Ten Water and Security Hot Spots

Circle of Blue recently identified ten global hot spots where water resources are at the greatest risk of escalating to an issue of national security. Climate change, drought, low rainfall and pollution have heightened awareness around the world’s increasing need for fresh water resources. As water shortages elevate to crisis-level, countries worldwide are scrambling to identifty and claim fresh water resources.

Read more here: Infographic: Water and Security Hot Spots 2016

Evacuation may be necessary if water crisis continues

In India, experts warn that some regions may need to be evacuated by 2025 due to the severity of the ongoing water crisis. Groundwater is depleting at an alarming rate. With increased population in urban settings, the need for fresh water is growing without the infrastructure to support the growth.

Read more here: Bengaluru may have to be evacuated in a decade if water crisis persists

Technology provides villagers with local water source

Residents of Polapan, a remote village located in the Gujarat state of India, have been given unprecedented access to fresh water. The women and children of the village once spent hours each day searching for and collecting water from distant water sources (rivers, streams, wells,etc.).

Technology changed that. The Water and Sanitation Management Organisation (WASMO) installed a single pump to provide villagers with an immediate source of fresh water – accessible 24 hours a day. The one caveat to the fresh water pump is the availability of electricity, which is not a consistent resource in these remote areas.

Read more here: Water at doorstep: A scheme ushers change in lives of Sabarkantha tribal villagers

Climate Change and the Water Crisis

Columbia University has published a study looking at the effect climate change may have on the water crisis. More than two billion people may be subjected to a water crisis as a result. Scientists discovered that climate change has warmed temperatures in the atmosphere so that snow is falling as rain. While snow creates a natural reservoir of fresh water, rainfall must be captured.

What steps are being taken to prevent a water crisis?

Read more here: Climate Change May Lead To Water Crisis: What’s The Current Picture?

Water.org photo series documents water access around the world

A Water.org photo series documents water access in six countries worldwide. In many developing and under-developed countries, fresh water collection is tasked to women and young girls, a daily challenge that prevents them from an education.

View the series here: Photos documenting water access for women around the world

Climate change, persistent flooding impacts Alexandria’s water resources

Climate change may be to blame for persistent flooding in Egypt’s second-largest city, says the World Bank. The city has been burdened by recent heavy rainfall, five times the normal October total. Officials point to a failing water infrastructure, which has compounded the flooding and has caused at least five deaths.

Officials warn the persistent flooding may also impact agriculture and drinking water. Since Alexandria lies low to sea-level, there is a significant risk for seawater to infiltrate the city’s fresh water system. Without an alternative fresh water resource, the possibility could mean catastrophe for a city already in the midst of a crisis.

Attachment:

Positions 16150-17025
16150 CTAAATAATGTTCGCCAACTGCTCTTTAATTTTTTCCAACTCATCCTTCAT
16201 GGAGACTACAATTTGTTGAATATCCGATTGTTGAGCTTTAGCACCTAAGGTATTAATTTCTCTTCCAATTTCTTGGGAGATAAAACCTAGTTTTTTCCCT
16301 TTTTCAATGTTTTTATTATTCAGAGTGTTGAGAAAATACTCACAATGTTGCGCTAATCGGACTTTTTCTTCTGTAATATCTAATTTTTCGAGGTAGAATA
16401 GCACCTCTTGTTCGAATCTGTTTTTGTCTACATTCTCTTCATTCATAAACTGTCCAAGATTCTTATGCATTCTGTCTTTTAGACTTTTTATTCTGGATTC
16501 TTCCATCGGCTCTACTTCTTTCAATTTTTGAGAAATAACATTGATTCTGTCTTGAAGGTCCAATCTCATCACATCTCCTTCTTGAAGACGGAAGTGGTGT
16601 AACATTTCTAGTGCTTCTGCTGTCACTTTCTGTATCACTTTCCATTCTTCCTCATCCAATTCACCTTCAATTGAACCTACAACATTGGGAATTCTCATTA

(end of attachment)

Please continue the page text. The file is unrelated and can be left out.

Read more here: Egypt: Alexandria flooding may be new norm because of climate change

El Nino to blame for water shortage in Vietnam

El Nino is to blame for low rainfall and a shortened rainy season in Vietnam. The water level in the Dau Tieng Reservoir is much lower as a result. Experts warn that 10 million people will be affected if fresh water resources are reduced or shut off. Resources will be prioritized for tap water services first, then aquatic farms, meaning crop farmers (such as rice) to identify other alternatives during the water crisis.

Read more here: Water crisis looms as short monsoon, El Nino hit southern reservoir

Afghanistan, Iran battle for water

A river is becoming a focal point of ongoing tensions between Afghanistan and Iran. The Hari Rud river forms a natural border between the two countries, and serves as a precious resource of potable water. But, Afghan villagers claim Iranian soldiers are preventing them access to the river.

The security of fresh water resources is a top priority in the Middle East, particularly where there is ongoing tension over borders and where there is a dire need for fresh water resources.

Read more here: The rising costs of water: dire consequences for Afghans in battle with Iranians

Lack of Access to Water a Gender Rights Issue

Women and girls are less likely to have access to education due to the global water crisis. Twenty-three countries have less than 85 girls in school to every 100 boys. In these countries, women and girls are responsible for finding water, spending up to nine times as many hours as men collecting water from streams, ponds or local wells. Very often, the collected water is not potable, leading to illness and disease.

At U.N. week events, water access is a critical component of its Sustainable Development Goals.

Read more here: Why The Global Water Crisis Is A Gender Rights Issue

Exciting News – WGS-900 in production!


Just in from our engineering partner, Trident Maritime Systems – IMECO Division – – videos of the WGS-900 producing fresh water at our manufacturing facility in Iron Mountain, Mich.

The WGS-900 will now be sent for certification at an international testing facility.

Check out the videos below:

WGS-900 – Water From the Tap



WGS-900 (Feat. Storage Tank)